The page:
I was way out on time. I just made an arrow shaft so I decided to time myself. I planed it in a "V" block to round and rough size. Then I grabbed it in a drill and bought it to finished spine on the belt sander. Took around 10 minutes start to finish. I didn't rush but I didn't do anything else either :D
Title: Re: Kiln dried Douglas fir = bad
Post by: Jim Davis on December 04, 2017, 02:19:13 pm
+1 on the need to cut DF with the grain. I cut my squares to 3/8" and run them through my router setup, as suggested above. I also use a sanding disc setup to taper the nock and point ends.

As for kiln drying, lots of us get one area of an arrow far hotter than that to straighten a kink.

BTW, would somebody tell me where they are buying DF and paying $80-$85 for a board!!!??? When I buy lumber for shafts, I buy spruce dimension lumber with good grain and if there are knots, they are spaced at least 30" apart. 2X6s often have good sections.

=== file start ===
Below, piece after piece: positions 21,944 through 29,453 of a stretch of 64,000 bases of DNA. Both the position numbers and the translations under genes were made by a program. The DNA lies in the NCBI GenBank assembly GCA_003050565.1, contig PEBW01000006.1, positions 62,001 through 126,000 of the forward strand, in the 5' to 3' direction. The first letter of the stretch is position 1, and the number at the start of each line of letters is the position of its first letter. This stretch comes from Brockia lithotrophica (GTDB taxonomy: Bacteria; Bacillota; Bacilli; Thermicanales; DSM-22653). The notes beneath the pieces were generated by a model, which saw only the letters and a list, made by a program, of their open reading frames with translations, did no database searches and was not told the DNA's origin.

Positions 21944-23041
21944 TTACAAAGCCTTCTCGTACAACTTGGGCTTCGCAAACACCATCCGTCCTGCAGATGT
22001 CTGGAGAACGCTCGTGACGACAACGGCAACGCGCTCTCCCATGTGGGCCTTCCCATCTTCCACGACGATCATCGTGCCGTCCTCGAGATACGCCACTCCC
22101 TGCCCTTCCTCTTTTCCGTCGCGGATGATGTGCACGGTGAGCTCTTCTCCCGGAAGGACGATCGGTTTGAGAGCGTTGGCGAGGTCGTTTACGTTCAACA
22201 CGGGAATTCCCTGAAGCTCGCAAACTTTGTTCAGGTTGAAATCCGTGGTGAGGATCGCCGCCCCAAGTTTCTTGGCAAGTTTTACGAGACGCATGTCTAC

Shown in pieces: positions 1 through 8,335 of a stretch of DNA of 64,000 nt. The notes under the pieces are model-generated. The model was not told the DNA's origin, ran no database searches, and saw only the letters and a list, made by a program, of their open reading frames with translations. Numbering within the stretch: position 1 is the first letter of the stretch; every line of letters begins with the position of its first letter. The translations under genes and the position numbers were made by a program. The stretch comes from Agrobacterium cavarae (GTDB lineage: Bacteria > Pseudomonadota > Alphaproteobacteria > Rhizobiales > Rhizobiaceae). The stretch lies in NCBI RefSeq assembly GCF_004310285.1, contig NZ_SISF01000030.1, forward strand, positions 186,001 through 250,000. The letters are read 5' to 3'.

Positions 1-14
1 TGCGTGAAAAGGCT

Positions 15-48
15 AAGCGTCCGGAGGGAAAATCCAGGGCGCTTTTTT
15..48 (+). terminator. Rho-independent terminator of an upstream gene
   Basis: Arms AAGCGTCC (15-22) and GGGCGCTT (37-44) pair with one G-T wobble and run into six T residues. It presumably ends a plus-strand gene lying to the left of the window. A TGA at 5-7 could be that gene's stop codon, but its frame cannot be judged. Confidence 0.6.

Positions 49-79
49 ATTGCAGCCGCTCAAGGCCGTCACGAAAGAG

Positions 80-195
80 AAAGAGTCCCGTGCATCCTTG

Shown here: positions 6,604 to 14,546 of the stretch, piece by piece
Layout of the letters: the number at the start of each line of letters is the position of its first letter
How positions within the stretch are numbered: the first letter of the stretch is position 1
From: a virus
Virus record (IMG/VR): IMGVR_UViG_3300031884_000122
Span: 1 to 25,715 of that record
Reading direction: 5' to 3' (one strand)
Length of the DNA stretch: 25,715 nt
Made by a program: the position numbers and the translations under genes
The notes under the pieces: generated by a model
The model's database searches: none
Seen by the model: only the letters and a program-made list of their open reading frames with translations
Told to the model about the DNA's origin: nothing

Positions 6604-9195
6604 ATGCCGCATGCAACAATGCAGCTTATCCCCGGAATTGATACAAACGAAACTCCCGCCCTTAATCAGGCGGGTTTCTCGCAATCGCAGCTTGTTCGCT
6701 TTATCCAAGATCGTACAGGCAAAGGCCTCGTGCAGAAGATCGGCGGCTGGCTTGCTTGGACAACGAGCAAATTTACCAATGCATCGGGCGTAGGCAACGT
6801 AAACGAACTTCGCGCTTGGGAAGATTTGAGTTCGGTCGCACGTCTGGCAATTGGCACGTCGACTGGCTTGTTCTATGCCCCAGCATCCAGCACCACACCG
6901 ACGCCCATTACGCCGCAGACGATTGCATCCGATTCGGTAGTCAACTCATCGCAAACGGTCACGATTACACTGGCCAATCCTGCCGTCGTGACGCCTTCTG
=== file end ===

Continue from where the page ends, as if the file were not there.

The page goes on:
Title: Re: Kiln dried Douglas fir = bad
Post by: TSA on December 04, 2017, 05:23:33 pm
Jim, the issue is not so much the heat- but having said that waaay too much heat will destroy any wood, but its rather the heat  being applied while the mc of the wood is very high, and the heat is used ( and sometimes steam is used in the kilns too) to expel the moisture in the wood, and as time is money in the mills, this is done at a rate that the cell walls cannot handle. The consequences are an excessive expansion of the moisture in the cells                                                                                                                                                                                                                                                              and the very rapid movement of the moisture from the core of the piece of lumber towards the outside that it actually ruptures the cell walls.